1) How the heck do I write a mystery story involving a framing of a drug dealer in a fantasy world?

2) Is it possible to have a continent that spirals out from a central point with three arms (kind of like a galaxy), or is that just fantasy nonsense? Something like this:
3) How much information is too much for a short story set in a fantasy world? In a novel, you would have the option to spend a considerable amount of time establishing scene, but not so in a short story. Confusing.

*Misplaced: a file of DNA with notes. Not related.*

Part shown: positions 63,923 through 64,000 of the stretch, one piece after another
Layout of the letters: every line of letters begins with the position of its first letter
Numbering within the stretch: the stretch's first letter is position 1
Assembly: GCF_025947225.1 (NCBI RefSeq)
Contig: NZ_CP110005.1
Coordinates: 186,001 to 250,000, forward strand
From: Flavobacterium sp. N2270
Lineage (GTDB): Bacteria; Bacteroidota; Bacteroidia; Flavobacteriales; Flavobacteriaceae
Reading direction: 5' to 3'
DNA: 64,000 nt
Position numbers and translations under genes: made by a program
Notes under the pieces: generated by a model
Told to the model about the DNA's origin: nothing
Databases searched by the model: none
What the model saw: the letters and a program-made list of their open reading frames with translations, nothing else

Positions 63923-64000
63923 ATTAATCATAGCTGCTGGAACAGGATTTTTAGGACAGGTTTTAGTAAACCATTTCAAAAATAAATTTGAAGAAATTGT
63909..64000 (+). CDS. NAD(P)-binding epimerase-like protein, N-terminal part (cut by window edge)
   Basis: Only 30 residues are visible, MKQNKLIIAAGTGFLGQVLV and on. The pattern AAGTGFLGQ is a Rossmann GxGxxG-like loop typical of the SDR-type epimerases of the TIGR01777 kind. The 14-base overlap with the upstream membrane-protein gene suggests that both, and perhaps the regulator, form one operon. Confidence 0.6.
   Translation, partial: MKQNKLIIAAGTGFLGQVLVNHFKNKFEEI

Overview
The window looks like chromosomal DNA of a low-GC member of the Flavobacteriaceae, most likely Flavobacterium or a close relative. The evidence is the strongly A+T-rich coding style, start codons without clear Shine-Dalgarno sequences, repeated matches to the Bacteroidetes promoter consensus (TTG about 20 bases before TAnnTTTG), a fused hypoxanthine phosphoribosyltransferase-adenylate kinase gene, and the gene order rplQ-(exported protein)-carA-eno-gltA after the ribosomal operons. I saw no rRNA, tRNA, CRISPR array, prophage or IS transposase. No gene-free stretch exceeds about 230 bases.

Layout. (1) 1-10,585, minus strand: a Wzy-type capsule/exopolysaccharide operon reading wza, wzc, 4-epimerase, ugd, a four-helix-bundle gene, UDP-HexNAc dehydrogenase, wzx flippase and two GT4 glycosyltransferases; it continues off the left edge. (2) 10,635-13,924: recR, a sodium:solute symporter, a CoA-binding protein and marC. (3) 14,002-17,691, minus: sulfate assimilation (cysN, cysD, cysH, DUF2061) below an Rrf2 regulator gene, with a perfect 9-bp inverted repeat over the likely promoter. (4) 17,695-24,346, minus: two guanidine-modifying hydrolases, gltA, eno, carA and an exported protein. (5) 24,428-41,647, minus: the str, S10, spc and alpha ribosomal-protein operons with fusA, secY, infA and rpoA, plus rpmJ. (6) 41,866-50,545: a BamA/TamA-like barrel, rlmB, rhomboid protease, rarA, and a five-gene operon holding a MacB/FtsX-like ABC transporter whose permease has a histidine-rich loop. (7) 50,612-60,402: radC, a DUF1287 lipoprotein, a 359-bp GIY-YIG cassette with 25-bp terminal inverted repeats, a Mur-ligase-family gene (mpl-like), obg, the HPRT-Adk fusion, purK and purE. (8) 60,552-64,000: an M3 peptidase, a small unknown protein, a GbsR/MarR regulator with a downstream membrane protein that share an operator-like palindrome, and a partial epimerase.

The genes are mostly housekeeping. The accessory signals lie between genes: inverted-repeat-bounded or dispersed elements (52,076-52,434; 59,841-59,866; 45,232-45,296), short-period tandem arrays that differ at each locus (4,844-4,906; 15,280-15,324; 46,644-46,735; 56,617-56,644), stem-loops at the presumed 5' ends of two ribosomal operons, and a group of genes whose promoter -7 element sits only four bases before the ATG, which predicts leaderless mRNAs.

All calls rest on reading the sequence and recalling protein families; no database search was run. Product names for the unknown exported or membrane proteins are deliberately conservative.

4) What is it like being a giant frog person? How do I get in the head of such a person, considering that I have never been a frog before (though I may have dressed up as one when I was a youngin')?

5) What is the best beverage for stirring the creative juices? Hmm...


(This whole "Adventures in Worldbuilding" thing has become a real feature, hasn't it?  So be it.  I like talking about what I'm doing in the writing world, even if it's completely random and weird.)